# A small question about generating random variable with geometric distribution

I was reading Professor Knuth's Volume 2 (page 136) about generating a geometrically distributed random variable $$N$$ (with $$p$$ as the probability of success). Basically, the idea is to generate a uniformly distributed random variable $$U$$ in $$[0,1]$$. Then, we can apply a simple formula $$N = \left\lceil\frac{\ln(U)}{\ln(1-p)}\right\rceil$$.

Additionally, Professor Knuth mentions a special case when $$p=1/2$$. Then, the aforementioned formula transforms into $$N = \left\lceil -\log_2 U \right\rceil$$. And then he states that N is simply "one more than the number of leading zero bits in the binary representation of $$U$$. I'm confused by the last statement since I tried different interpretations of this statement and nothing gives the correct result:

1. Let's interpret the statement as it is. We consider the binary representation of real number $$U$$. On modern machines, this is either float or double. If we take float, then we have 1 bit for sign and then 8 bits for exponent. If we consider $$U=0.25$$ and $$U=0.5$$, we will see that the first 8 bits of their corresponding binary representations are $$7d$$ and $$7e$$, respectively. Binary representation have the same number of leading zeros, although $$\log_2(1/0.25) \not= \log_2(1/0.5)$$.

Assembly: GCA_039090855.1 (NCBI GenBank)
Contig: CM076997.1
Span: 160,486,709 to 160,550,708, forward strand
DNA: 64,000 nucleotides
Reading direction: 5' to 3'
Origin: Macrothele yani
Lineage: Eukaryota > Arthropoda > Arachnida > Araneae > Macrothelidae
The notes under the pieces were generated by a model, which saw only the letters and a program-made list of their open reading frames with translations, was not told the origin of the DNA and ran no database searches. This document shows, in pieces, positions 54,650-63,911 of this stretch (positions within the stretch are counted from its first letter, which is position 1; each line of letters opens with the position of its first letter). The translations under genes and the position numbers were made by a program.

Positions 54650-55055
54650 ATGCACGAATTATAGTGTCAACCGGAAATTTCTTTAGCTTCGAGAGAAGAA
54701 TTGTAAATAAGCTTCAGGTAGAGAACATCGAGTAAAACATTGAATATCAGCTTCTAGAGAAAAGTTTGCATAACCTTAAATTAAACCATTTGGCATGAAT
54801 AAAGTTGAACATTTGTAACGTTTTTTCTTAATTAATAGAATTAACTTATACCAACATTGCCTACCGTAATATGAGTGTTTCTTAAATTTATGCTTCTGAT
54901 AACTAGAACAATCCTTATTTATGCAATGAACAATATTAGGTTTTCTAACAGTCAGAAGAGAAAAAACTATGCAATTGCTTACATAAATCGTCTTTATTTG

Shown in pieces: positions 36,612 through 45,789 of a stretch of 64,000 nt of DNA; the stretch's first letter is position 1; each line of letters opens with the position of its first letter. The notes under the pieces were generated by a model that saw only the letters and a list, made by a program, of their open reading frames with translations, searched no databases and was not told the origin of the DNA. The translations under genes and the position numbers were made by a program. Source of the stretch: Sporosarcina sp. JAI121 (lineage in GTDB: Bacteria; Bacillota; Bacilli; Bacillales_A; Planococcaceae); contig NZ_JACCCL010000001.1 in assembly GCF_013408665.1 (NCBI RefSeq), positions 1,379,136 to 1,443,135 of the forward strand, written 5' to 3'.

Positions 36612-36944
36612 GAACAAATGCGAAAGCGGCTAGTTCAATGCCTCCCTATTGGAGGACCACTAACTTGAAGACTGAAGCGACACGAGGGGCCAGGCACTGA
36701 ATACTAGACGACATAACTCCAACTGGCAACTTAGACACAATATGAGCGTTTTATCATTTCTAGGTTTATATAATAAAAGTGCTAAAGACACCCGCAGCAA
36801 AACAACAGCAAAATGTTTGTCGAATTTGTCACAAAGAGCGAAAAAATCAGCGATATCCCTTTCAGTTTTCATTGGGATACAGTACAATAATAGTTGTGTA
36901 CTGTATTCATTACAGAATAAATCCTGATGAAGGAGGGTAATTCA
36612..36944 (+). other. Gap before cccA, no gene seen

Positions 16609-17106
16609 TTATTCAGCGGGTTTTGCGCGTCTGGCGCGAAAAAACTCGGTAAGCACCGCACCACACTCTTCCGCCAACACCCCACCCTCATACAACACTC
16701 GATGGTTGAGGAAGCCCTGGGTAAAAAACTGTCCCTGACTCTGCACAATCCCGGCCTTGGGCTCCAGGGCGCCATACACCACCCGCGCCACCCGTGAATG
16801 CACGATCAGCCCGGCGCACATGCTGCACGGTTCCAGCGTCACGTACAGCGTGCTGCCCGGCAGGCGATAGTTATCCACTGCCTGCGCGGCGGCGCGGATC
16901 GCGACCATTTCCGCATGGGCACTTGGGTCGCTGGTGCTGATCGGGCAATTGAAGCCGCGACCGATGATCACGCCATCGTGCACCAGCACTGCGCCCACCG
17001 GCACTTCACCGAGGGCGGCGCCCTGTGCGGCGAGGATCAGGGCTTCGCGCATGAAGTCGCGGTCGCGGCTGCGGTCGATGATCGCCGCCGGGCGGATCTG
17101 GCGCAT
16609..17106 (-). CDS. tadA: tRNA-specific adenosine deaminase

2. Let's assume that Knuth means binary representation of $$\left\lceil 1/U \right \rceil$$. Then, $$\left\lceil \log_2 \left\lceil 1/U \right \rceil \right \rceil$$ is exactly what we need. But $$\left\lceil \log_2(x) \right \rceil = 32 - \mathrm{nlz}(x-1)$$ for 32-bit integer, where $$\mathrm{nlz}$$ is the number of leading zeros. So this is again not what is originally proposed by the author.

Maybe you understand what was meant by Professor Knuth? Could you please explain it? Thanks in advance!

• If $$1/2 \leq U < 1$$ then $$\lceil -\log_2 U \rceil = 1$$.
• If $$1/4 \leq U < 1/2$$ then $$\lceil -\log_2 U \rceil = 2$$.
• If $$1/8 \leq U < 1/4$$ then $$\lceil -\log_2 U \rceil = 3$$.
• $$1/2 \le U < 1$$ if the binary expansion of $$U$$ starts $$0.1$$.
• $$1/4 \le U < 1/2$$ if the binary expansion of $$U$$ starts $$0.01$$.
• $$1/8 \le U < 1/4$$ if the binary expansion of $$U$$ starts $$0.001$$.